UK firms mull moves in wake of Brexit


The vote for Brexit could also prompt the credit card company Visa to relocate hundreds of British jobs to the continent, according to reports last night. Meanwhile, Felix Hufeld, the head of Germany’s influential financial regulator Bafin, said yesterday that he could not see London hosting the headquarters of the “eurozone’s most important” stock exchange after Britain’s exit, casting fresh doubts about the planned merger of the London Stock Exchange and Deutsche Boerse, reports The Telegraph.

Vodafone said yesterday it would “continue to evaluate the situation and will take whatever decisions are appropriate in the interests of our customers, shareholders and employees” during negotiations.

The telecoms giant added that while it was too early to “draw any firm conclusions regarding the long-term location for the headquarters”, it had benefited from EU business policies. It has its headquarters in London and further offices in Newbury. Vodafone said that the free movement of people, capital and goods, which come with EU membership, had helped drive its growth. “It remains unclear at this point how many of those positive attributes will remain in place once the process of the UK’s exit from the EU has been completed,” the company said.

Just 11pc of Vodafone’s profits were generated in the UK in the last financial year, compared to 55pc from its European operations. Vodafone said the single legal framework spanning all member states, retaining freedom of movement were “integral to the operation of any pan-European business”.

Meanwhile easyJet’s chief executive Carolyn McCall told Channel 4 News that it “remains to be seen” whether the budget carrier would keep its HQ at Luton airport, where it has been based since it was founded in 1995.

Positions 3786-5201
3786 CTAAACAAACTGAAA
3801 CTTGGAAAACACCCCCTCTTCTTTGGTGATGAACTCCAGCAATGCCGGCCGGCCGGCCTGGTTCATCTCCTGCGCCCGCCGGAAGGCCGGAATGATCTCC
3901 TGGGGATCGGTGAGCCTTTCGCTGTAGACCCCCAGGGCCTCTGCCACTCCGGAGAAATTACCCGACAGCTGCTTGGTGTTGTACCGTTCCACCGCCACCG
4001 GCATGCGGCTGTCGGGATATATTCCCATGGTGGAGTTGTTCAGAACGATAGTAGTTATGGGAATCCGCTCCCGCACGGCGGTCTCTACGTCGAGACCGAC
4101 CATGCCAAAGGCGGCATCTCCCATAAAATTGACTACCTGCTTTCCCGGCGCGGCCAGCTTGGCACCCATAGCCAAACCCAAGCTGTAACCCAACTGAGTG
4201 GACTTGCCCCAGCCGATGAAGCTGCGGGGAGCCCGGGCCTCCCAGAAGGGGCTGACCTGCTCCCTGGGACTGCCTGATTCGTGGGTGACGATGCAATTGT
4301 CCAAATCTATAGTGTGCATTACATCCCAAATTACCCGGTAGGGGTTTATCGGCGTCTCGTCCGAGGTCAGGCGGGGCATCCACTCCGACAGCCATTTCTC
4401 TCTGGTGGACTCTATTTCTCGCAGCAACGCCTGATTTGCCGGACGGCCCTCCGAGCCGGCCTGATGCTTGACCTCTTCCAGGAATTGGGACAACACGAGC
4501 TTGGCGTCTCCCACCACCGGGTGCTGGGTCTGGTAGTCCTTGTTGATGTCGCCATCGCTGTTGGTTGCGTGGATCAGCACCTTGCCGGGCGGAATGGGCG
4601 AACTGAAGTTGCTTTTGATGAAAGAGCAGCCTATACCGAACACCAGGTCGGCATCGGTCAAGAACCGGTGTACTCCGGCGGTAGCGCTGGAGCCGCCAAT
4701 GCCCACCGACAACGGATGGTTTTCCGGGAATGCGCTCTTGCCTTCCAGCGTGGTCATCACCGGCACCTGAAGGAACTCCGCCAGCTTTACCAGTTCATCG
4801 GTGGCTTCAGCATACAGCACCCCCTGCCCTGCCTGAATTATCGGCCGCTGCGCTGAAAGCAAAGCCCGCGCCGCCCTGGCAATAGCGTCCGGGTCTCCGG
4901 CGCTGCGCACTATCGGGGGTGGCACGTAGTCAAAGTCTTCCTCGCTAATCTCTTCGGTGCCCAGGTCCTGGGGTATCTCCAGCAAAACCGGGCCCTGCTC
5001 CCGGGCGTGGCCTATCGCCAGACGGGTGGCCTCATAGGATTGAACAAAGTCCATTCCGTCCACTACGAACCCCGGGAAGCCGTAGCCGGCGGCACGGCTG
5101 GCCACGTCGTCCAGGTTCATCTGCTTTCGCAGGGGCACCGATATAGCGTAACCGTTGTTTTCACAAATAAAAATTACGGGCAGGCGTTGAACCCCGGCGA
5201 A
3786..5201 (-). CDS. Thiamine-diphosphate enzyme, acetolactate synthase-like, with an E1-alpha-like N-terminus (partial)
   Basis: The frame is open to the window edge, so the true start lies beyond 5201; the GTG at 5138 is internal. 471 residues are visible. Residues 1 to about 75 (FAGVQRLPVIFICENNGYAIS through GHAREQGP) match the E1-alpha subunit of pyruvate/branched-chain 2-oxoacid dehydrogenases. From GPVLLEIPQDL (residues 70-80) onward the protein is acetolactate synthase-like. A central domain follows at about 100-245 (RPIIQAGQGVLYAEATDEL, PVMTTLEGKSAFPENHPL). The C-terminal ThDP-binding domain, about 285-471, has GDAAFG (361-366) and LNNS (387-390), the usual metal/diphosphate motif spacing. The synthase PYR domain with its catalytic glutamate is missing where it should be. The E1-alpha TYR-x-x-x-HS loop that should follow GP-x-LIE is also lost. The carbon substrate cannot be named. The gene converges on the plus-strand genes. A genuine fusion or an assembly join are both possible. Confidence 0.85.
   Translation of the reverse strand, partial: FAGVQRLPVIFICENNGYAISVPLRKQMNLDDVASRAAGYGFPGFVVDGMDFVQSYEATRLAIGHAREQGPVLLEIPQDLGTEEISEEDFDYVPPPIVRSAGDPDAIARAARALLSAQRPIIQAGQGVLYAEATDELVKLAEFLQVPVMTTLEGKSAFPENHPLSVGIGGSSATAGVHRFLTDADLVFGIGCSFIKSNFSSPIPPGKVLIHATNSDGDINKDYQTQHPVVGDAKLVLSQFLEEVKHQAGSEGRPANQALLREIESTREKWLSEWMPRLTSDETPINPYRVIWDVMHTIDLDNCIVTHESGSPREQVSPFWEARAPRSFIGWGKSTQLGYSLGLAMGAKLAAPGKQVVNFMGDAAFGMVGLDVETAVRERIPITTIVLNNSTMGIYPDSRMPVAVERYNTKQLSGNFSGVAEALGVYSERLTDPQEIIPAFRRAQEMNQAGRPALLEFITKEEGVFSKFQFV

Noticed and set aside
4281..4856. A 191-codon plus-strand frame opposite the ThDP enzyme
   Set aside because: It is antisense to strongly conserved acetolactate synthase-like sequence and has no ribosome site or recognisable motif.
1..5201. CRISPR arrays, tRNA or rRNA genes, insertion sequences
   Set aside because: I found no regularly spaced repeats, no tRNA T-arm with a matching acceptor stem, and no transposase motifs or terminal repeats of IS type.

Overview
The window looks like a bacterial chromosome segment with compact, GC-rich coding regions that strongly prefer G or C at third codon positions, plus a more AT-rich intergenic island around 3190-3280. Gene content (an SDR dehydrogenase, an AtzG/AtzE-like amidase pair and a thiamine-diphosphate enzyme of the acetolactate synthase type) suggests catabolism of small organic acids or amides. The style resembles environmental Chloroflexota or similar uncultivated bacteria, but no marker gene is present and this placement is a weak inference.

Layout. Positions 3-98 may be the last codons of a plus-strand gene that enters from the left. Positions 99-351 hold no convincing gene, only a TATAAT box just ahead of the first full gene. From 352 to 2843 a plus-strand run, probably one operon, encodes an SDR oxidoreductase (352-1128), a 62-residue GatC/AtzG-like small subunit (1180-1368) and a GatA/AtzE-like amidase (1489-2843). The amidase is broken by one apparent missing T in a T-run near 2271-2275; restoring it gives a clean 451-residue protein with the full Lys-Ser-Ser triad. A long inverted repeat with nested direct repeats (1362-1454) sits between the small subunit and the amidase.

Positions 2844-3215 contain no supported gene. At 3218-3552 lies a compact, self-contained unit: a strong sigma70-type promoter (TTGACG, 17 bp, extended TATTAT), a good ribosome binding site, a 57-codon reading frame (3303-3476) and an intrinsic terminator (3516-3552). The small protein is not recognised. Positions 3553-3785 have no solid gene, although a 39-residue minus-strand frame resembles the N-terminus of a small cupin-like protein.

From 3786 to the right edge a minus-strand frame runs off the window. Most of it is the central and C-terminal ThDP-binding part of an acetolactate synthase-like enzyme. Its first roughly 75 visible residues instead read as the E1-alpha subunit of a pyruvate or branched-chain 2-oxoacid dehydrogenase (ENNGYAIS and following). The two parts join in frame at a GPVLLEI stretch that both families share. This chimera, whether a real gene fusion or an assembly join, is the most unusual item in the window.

“What I have said is that Luton is a massive base for us and we wouldn’t be moving lock, stock and barrel from Luton,” she added. EasyJet is looking at contingency measures including obtaining an air operator’s certificate in an EU country, to ensure continued access to the European Common Aviation Area.

Visa’s American sister company is understood to have stipulated that data from Visa card transactions should not leave Europe, prompting German regulators to request that Visa’s UK-based data centre should be shifted to another EU market after Britain’s exit, according to Sky News.

Separately, Mr Hufeld, Germany’s most senior financial regulator, added to growing discord about the structure of the LSE’s merger with the Deutsche Boerse. Germany’s political leaders are uneasy with the group’s headquarters being based in London.

“Without doubt… it is hard to imagine that the most important exchange venue in the eurozone would be steered from a headquarters outside the EU,” he said. “There certainly has to be an adjustment here.”

Mr Hufeld also warned that Britain could not remain a centre for trading in euros. The position of this €2 trillion-a-day foreign exchange and derivatives market is uncertain as the UK prepares to negotiate its exit from the union. LSE shareholders are due to vote on the £20bn all-share pairing on Monday, July 4.